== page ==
If the Icelandic trans rights movement of the past few years has a mastermind, it just might be Ugla Stefanía. The 25 year-old Icelandic-born activist has helped shift the mainstream’s idea of the gender binary and has been fearless in discussing their personal experiences with people from all over the world, including a sold out audience at TED Reykjavik back in June.
Now an accomplished writer for the Huffington Post, Ugla’s articles have generated a wide variety of opinions: mostly positive but some hateful, which exposed them to the brutal realities of cyber bullying and hate crimes. Having relocated to Brighton in the UK, Ugla is spreading their wings, sewing new projects into their colourful quilt of activism. They are a fighter of many causes and for us at GayIceland, it was a conversation that was long overdue.
As Ugla answers my Skype, I can’t help but ask the question, “How ARE you?” Between travelling non-stop, preparing speeches for various events and dealing with the internet monster of hate, you’d wonder how they’ve been coping with this newfound exposure, having become a Huffington Post regular. “I’m good. If you’re talking about the criticism I’ve received, as sad as it is, I’m used to it because I’ve been an activist for a long time and have some very strong opinions about certain things. I’m used to people disagreeing with my point of view but it’s never been on such a massive scale. Especially the article that I posted on Huff Post back in the summer called “Non-Binary and Relationships: What Do I Call You?” (an article discussing the correct pronouns to use for a significant other in a non binary relationship). I was surprised at how much hate I received from strangers on the internet. It had over 700 pages of comments, mostly negative. But I’m okay, it’s not something that affects me that much, especially since those comments are no longer part of a discussion, it’s just hate. When people want to have a legitimate conversation or talk about their opinions, that’s a different thing. I can’t control their online behaviour, so I can’t take it personal.”
It’d be difficult to place “trans rights” under one umbrella, as each individual’s experience will vary from the other. For Ugla, it’s about educating their readers on the everyday trials of their own life as a non-binary queer feminist. They grew up on a farm close to Akureyri and Blönduós, in North Iceland. “Growing up on a farm was a great experience. I feel quite fortunate to have grown up the way I did. That being said, I didn’t know a single thing about trans issues growing up and I never talked about it or explored it until I moved to Akureyri at 16.” And at that moment, Ugla’s life changed forever. “Education was the starting point of my activism. I never planned to become an activist, as I simply wanted to go through my transition and do my own thing but over time, it fell into my lap. In the beginning, I joined a queer group in Akureyri and since I was the only openly trans person, they asked me to do lectures. Finally, upon moving to Reykjavik in 2011, I joined the Queer Student Association of Iceland and that’s when the ball started rolling.”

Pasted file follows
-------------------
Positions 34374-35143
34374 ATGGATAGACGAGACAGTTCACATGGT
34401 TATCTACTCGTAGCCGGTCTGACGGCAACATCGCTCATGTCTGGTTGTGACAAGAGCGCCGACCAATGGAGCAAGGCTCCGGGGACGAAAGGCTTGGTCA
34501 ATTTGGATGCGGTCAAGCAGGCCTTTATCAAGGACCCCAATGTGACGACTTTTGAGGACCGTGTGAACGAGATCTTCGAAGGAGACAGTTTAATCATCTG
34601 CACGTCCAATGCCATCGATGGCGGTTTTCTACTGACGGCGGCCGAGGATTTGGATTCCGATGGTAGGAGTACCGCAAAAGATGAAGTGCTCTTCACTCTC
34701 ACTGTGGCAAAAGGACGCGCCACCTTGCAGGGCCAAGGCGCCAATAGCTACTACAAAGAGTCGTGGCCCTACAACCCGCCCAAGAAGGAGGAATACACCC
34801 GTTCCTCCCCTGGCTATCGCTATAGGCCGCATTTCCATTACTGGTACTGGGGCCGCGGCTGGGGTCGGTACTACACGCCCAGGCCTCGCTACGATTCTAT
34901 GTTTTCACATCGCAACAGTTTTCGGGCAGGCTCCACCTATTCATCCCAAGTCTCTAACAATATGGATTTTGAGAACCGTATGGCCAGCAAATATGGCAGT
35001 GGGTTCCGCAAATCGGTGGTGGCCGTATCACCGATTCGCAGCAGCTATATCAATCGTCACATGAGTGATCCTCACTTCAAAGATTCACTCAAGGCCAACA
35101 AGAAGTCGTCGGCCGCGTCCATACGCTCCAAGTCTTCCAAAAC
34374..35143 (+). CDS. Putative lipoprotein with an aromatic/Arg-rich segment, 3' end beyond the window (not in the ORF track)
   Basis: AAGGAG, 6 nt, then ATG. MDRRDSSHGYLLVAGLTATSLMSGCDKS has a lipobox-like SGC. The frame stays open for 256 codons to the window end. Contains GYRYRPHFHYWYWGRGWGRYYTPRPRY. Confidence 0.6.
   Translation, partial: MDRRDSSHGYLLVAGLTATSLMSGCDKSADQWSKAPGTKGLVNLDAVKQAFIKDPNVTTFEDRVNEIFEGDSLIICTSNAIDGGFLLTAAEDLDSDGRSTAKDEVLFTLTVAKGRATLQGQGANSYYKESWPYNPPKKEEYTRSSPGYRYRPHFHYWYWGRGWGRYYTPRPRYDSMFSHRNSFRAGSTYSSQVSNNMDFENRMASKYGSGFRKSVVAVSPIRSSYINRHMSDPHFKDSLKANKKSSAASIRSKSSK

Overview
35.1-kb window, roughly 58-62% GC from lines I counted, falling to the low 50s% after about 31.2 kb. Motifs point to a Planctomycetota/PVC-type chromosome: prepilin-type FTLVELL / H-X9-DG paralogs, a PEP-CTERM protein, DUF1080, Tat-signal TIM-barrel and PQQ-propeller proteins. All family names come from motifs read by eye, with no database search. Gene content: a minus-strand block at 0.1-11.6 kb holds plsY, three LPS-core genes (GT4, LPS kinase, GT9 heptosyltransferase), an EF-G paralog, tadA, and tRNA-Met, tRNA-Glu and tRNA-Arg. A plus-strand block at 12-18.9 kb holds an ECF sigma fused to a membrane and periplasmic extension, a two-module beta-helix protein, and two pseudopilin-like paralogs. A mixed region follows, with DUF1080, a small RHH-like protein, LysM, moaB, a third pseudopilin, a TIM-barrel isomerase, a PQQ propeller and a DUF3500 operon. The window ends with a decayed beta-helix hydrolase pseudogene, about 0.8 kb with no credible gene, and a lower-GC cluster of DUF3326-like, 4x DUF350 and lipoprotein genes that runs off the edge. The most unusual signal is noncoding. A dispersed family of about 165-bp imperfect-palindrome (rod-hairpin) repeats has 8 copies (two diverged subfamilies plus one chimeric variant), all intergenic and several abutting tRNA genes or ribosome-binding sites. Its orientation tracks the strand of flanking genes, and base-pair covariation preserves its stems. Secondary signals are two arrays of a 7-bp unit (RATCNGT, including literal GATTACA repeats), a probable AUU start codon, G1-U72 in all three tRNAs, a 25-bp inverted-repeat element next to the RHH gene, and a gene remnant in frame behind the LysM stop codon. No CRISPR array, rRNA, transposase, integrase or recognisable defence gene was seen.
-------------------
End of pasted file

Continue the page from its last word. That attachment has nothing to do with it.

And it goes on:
While it’s never easy to come out and be vulnerable, Ugla broke the ice (punny, I know). Their transparency as an activist gave other Icelanders the ability to ask them questions openly, which sometimes steered into intrusive territory. “It depends a lot on where I am and what role I’m playing. Usually if I’m asked personal questions, I’m in the role of an educator so I don’t mind taking them on, as long as I mention that it might not be an appropriate question to ask in every situation. For example, I would say: ‘Instead of asking me about my genitals, maybe we can talk about discrimination’ or something that actually matters. Sometimes I’ll be at a party and someone will ask about my genitals, in which I ask ‘Are you going to pay me? Because this is what I do professionally. If you don’t pay me, you won’t get the answer.” They laugh playfully, emitting a vibe of confidence in their ability to stare ignorance in the eyes.
“I’m used to people disagreeing with my point of view but it’s never been on such a massive scale … I was surprised at how much hate I received from strangers on the internet. It had over 700 pages of comments, mostly negative. But I’m okay, it’s not something that affects me that much.”
From a fragile heart to one made of steel, its fascinating to learn about Ugla’s past, the early days of their transition. “What surprised me the most was that I subconsciously predicted how people would react to my transition, which was often different from what I had imagined. For example, I had no idea how to tell my 10 year-old brother that I was trans. I kept thinking: “He’s 10, how could he possibly understand?” I started by telling him about the term “trans” and explained what it meant. A few days later, I got really nervous to tell him but while we were playing a video game, I paused the game and went for it. I asked him if he remembered the conversation we had about the word “transgender”. He nodded his head and finally, I told him that I was trans and that I would be changing my name and doing some things differently. He gave me a reassuring, yet almost annoyed look, and asked “Ok, cool. But can we keep playing the video game?” He didn’t think it was a big deal at all and that surprised me.”